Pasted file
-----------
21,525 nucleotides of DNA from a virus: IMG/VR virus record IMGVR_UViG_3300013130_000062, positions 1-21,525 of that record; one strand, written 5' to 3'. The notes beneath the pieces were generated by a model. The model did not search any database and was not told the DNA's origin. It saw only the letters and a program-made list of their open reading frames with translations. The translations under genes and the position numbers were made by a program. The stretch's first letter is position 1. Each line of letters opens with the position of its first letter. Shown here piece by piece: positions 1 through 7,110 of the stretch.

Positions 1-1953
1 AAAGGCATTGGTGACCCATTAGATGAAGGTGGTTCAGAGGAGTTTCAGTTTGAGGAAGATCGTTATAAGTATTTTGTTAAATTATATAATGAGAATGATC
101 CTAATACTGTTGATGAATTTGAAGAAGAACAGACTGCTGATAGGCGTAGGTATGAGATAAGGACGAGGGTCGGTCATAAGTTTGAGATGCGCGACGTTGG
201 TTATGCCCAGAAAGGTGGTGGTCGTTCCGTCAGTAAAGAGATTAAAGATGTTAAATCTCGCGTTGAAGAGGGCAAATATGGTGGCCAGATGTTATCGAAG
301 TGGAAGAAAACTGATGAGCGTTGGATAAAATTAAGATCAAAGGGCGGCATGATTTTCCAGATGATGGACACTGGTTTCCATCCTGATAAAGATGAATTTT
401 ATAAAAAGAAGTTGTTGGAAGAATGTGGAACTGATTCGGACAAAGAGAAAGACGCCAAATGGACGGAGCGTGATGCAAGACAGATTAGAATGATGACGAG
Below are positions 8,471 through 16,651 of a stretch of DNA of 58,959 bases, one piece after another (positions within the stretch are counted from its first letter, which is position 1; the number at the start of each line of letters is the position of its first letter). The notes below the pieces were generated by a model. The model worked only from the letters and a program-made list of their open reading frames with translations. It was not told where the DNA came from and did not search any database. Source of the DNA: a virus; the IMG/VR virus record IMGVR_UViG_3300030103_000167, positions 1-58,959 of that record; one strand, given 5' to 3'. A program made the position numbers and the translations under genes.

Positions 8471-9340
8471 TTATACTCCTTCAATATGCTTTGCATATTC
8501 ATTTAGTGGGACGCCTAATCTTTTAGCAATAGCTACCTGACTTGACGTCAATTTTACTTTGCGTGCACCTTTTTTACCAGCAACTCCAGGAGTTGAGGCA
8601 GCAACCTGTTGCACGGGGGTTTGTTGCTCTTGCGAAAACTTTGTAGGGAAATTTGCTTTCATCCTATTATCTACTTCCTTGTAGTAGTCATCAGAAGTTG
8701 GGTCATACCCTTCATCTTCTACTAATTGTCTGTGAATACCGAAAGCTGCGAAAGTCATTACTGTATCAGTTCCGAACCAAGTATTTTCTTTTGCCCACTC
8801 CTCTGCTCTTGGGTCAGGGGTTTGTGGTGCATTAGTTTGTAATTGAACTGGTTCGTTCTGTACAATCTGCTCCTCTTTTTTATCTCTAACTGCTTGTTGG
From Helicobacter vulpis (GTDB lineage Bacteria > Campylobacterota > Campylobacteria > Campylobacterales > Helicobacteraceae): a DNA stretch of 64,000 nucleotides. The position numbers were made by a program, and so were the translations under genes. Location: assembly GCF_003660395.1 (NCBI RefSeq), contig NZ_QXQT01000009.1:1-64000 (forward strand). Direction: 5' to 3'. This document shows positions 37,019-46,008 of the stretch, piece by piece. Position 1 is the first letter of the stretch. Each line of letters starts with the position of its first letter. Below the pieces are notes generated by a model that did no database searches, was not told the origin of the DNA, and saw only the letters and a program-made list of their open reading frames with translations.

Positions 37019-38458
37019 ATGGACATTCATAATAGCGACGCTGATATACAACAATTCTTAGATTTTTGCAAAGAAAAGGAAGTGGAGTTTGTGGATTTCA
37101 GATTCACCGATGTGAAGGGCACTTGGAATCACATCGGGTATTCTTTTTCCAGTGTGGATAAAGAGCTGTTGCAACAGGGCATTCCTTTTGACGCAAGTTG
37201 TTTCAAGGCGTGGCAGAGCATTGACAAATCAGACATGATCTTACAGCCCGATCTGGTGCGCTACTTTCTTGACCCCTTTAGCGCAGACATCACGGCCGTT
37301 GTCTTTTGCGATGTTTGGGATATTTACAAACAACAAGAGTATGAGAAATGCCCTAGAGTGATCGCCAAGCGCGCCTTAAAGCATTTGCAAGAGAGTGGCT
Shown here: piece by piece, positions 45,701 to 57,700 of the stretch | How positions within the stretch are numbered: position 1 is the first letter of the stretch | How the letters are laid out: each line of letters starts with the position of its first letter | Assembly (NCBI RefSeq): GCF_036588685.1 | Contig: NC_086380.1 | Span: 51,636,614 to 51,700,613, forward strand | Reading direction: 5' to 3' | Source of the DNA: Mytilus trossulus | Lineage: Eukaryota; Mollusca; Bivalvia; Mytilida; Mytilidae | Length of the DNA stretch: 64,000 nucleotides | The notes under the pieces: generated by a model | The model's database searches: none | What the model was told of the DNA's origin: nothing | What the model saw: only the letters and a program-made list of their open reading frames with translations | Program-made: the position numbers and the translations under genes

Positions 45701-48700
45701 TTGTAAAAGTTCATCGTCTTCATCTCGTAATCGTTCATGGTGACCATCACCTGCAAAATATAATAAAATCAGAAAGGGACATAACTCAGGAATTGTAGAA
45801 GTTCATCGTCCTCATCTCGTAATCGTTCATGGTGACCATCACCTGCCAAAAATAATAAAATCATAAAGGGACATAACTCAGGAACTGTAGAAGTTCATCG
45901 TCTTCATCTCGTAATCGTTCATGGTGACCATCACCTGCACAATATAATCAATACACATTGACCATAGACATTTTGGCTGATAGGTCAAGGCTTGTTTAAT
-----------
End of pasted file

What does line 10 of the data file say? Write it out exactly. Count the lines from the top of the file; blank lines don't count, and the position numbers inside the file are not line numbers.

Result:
8471 TTATACTCCTTCAATATGCTTTGCATATTC